Click on the picture to download a copy of this.
Graphic by djinkers/font by KG Fonts

  • Reading Fluency
"Reading rate or speed is one piece of the fluency puzzle...It's helpful to also consider accuracy, automaticity, expression (prosody), and parsing (phrasing)..." (p. 10)

I know there's more to fluency than speed and I look for it. I even try to teach it by using Jokes for Fluency which is based off a Reading Teaching article by Molly Ness titled "Laughing Through Rereadings: Using Joke Books to Build Fluency." But an artifact? That I'm most definitely lacking. There's nothing in my students' messy desks for this one. One of the upper grade teachers at my school is using iPads for students to record their fluency. Students can self assess and practice before rerecording to show improvement. This is something I've been meaning to consider but haven't quite gotten to it. The author does use a fluency record where she can show the student's phrasing.   I love this idea, but I also know that I would never have the words already printed and ready to go. This is something I'll have to give some more thought.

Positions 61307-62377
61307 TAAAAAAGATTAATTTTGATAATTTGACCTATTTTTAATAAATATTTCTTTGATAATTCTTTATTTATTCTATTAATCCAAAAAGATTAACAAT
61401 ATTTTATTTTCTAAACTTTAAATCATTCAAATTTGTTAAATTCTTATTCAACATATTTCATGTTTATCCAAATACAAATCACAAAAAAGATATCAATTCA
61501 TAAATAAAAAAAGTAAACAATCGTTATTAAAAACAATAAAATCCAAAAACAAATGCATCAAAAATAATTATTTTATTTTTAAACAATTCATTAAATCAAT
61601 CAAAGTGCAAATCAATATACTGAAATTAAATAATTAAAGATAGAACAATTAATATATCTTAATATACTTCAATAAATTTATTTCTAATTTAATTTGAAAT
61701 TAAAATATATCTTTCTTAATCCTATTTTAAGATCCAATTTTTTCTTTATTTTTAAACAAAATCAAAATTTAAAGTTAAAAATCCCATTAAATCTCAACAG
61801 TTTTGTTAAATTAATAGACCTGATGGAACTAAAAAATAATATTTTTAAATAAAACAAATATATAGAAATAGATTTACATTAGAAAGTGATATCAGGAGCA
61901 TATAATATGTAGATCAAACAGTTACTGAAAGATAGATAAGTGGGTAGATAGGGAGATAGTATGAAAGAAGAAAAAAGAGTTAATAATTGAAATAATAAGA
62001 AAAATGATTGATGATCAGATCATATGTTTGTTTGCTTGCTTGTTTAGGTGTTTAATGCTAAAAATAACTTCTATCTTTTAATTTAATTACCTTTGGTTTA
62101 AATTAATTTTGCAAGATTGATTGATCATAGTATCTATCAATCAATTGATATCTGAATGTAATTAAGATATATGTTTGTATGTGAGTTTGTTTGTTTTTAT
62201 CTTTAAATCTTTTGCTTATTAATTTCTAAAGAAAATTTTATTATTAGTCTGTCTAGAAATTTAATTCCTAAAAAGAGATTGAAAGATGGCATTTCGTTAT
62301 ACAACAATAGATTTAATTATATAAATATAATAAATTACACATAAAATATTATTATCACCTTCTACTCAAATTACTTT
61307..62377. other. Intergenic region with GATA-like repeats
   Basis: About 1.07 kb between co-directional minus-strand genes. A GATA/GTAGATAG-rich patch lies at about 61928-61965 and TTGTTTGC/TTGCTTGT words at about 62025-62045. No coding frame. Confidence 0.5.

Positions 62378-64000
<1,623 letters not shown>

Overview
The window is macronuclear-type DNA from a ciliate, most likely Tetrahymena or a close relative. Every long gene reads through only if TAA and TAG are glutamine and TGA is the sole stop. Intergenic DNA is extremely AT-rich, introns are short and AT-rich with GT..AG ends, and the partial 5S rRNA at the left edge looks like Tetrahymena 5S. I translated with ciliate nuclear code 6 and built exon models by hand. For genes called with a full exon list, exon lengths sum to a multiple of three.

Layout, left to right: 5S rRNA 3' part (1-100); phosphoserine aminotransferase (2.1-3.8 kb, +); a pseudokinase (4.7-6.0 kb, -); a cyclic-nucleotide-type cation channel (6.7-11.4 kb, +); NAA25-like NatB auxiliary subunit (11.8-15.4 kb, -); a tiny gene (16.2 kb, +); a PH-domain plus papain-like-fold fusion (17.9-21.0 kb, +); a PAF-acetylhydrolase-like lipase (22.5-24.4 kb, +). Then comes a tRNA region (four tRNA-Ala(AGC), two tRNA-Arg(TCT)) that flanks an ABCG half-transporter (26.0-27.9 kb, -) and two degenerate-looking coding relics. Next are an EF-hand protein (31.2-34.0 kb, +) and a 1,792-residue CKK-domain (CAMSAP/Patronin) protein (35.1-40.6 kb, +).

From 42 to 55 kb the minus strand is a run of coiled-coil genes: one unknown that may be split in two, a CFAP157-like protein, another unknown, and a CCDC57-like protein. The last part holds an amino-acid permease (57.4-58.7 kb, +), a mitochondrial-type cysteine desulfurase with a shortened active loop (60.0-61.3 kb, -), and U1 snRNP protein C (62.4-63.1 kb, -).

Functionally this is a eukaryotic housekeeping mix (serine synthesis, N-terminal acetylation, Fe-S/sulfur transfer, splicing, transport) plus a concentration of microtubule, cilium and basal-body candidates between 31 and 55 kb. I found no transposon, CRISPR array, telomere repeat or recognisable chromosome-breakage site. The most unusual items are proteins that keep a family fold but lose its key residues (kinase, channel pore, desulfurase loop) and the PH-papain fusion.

Page 11

  • Print Work/Decoding
"Analyzing an instructional-level running record is often much more revealing than an independent-level running record." (p.16)

Finally an artifact I am really good at gathering! I take tons of running records on my low readers, a good amount on my on-level readers and not so many on my high readers. But even beyond that realization, I think the thing that hit me the most is how much more helpful an artifact with 92% accuracy will be rather than one with 100% accuracy. You have to have something to analyze. I know a lot of teachers use running records to make sure their students are on the correct level and that is fabulous but this book is all about using data to inform instruction, which means we have to have something to analyze. So I'll be thinking about taking a record on a first read rather then waiting for a second read next year.